NYC Birders Looking for Owls

A great-horned owl that visited Central Park last year

Bird biologist Robert DeCandido is leading tours in New York City this week to spot owls–eastern screech owls in Central Park and great horned owls in the New York Botanical Garden in the Bronx.

The winter is a good time to see owls because the leaves are gone, making it harder for them to hide, and they fly out at dusk, which is late afternoon.

Last Sunday birders counted 59 species of birds in Central Park on the first day of NYC Audubon’s annual Christmas Bird Count. (The count goes on until Jan. 5, so you can still play and there’s an organized count in the Bronx on Dec. 26.) Birding Bob notes that “Our group added three species that no one else saw (Winter Wren; Peregrine Falcon and just before 9am, an Orange-crowned Warbler).”

DeCandido and his companion Debs took amazing pictures recently of an immature sharp-shinned hawk and a female Ring-necked Duck on the Reservoir.

Check out Birding Bob’s tours Where to See Wildlife in the Northeast

Wednesday, December 22nd (OWLS): 4pm – NYBG in the Bronx – Meet at 4pm at the Main Gate (opposite the MetroNorth Train Station) – $5. OWLS! We will head to a location to watch the fly out of the Great Horned Owls for the evening. Since dusk is about 4:45pm, we should be done by 5:30pm or so. NYBG is open for free all day. Trains leave Grand Central at about 20 minutes past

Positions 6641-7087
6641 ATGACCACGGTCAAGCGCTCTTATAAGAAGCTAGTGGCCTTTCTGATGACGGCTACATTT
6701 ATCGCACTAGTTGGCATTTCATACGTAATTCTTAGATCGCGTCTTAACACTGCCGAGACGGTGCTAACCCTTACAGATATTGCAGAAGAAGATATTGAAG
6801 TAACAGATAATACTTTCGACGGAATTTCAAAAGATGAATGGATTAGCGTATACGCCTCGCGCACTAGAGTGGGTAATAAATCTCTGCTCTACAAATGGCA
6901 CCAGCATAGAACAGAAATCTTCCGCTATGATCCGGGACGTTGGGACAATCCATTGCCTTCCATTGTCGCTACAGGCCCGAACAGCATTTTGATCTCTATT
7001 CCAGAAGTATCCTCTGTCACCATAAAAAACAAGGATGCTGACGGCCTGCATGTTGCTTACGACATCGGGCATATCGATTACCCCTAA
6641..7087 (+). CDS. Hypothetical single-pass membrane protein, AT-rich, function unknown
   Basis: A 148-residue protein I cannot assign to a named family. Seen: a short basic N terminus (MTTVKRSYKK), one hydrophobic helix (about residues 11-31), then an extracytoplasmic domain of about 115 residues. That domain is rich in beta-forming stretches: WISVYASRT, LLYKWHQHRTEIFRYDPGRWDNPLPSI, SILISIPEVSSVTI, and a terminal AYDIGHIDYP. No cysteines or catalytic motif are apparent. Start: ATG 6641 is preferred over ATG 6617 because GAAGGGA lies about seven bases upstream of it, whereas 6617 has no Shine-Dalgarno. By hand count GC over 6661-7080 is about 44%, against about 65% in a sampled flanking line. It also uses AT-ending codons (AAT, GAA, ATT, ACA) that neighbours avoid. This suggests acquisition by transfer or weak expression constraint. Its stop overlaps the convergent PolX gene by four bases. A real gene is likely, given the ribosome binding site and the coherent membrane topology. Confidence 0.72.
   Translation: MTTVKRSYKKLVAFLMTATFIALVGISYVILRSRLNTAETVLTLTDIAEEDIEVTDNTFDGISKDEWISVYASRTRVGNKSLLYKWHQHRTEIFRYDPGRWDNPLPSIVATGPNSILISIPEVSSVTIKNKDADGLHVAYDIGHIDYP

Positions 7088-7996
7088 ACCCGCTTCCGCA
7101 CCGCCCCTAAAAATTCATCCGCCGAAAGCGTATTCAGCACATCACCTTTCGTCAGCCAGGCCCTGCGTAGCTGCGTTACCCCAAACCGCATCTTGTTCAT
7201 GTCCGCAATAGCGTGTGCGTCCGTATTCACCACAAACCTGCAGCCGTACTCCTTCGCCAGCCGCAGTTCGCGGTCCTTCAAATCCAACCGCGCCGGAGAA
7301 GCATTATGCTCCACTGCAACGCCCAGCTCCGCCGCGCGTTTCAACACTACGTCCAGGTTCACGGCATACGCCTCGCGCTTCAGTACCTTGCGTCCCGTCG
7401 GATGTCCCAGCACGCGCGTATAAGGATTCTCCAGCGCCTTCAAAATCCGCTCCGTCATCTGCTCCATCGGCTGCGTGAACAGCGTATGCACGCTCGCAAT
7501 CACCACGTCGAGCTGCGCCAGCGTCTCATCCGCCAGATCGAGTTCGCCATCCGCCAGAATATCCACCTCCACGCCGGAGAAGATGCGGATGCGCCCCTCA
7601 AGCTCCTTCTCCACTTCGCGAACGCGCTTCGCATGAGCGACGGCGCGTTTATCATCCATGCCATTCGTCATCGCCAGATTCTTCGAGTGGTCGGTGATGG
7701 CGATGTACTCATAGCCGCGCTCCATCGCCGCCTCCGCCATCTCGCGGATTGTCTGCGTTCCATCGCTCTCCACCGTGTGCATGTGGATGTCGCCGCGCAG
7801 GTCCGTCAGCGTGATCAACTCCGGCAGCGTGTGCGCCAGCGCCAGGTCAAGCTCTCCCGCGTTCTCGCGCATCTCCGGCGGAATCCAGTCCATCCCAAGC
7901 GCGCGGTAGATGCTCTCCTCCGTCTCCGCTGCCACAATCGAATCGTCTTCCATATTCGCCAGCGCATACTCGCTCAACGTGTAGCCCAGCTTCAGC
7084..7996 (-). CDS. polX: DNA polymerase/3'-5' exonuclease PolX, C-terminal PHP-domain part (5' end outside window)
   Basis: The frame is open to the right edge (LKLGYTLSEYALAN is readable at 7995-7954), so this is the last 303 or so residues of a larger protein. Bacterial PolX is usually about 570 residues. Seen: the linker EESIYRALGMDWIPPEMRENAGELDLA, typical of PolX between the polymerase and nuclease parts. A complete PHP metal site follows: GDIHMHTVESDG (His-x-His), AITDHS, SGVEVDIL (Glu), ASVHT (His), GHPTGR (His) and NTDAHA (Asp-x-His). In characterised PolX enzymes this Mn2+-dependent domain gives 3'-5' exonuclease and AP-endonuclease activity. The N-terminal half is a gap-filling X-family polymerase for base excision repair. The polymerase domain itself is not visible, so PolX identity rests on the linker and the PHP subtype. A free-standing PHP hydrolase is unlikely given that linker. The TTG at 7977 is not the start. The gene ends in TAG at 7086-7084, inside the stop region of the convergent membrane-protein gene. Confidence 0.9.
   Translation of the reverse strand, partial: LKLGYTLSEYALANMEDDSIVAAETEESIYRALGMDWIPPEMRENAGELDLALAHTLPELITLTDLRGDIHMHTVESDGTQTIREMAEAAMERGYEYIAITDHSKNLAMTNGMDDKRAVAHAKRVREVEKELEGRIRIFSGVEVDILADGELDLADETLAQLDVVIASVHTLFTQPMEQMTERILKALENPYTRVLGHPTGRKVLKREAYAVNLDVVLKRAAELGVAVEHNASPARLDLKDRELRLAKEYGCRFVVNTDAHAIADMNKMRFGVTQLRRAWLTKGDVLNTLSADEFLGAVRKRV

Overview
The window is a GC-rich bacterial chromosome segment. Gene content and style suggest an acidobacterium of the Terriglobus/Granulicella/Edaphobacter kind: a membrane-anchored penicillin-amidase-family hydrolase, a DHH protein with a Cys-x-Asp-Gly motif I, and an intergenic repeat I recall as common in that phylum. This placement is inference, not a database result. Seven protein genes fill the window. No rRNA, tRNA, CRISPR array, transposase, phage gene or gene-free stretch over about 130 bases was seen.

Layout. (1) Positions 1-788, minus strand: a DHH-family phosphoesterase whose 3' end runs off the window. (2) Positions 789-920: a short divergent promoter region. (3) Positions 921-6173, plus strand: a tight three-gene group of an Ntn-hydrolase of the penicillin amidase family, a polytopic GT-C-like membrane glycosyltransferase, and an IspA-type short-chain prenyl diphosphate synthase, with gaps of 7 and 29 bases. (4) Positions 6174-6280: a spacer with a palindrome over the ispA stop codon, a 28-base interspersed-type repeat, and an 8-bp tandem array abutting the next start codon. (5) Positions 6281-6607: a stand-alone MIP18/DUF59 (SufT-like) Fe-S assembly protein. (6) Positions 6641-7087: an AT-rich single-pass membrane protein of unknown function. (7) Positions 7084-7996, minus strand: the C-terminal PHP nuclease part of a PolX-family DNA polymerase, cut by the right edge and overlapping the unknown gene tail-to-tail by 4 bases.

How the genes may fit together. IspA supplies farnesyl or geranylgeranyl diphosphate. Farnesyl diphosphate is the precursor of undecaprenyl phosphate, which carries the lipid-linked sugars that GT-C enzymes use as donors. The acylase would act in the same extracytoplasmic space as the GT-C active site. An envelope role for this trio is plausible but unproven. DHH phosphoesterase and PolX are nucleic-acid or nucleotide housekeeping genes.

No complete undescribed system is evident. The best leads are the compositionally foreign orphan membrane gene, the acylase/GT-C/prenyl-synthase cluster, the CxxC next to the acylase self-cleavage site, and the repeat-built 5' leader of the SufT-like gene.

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Feds Overlook Wildlife Watchers Again in New Conservation Panel


Sarah Palin – Caribou Hunt,courtesy  Grizzly Bay by way of Kinship Circle.

Interior Secretary Ken Salazar created a new panel for citizens to tell the federal government what to do about conservation and wildlife. But, instead of having the Wildlife Hunting and Heritage Council include the growing portion of Americans who just want to watch animals, not gun them down, he geared it to the dwindling minority of hunters.

More Americans have fun watching wildlife than shooting it (71 million wildlife watchers versus 12.5 million hunters), according to the U.S. Fish and Wildlife Service.

Hunters already have advocates in the NRA. State wildlife a encourage hunting. The Pittman Robertson Act makes sure of that. As any NRA member can tell you, there’s a 10-11% tax on guns that supports wildlife and conservation. That tax makes the agency beholden to hunters. Seven states have commissions that specifically require hunters or anglers, the HSUS says.

What NRA members won’t tell you is that the tax is on all guns, not just those used in hunting. The NRA tells members that the tax is on “sporting arms” Which weapons does the NRA consider sporting? Pretty much all of them. (I think it’s their effort to get hunters–by far the most respectable and respectful gun contingent–in on the government-fearing bandwagon.) The tax on pistols and revolvers is 10%. What percent of handguns do you suppose are used for hunting? Very few. But the portion of the gun market that buys for self protection, crime or militia purposes doesn’t have a strong lobby. Hunters

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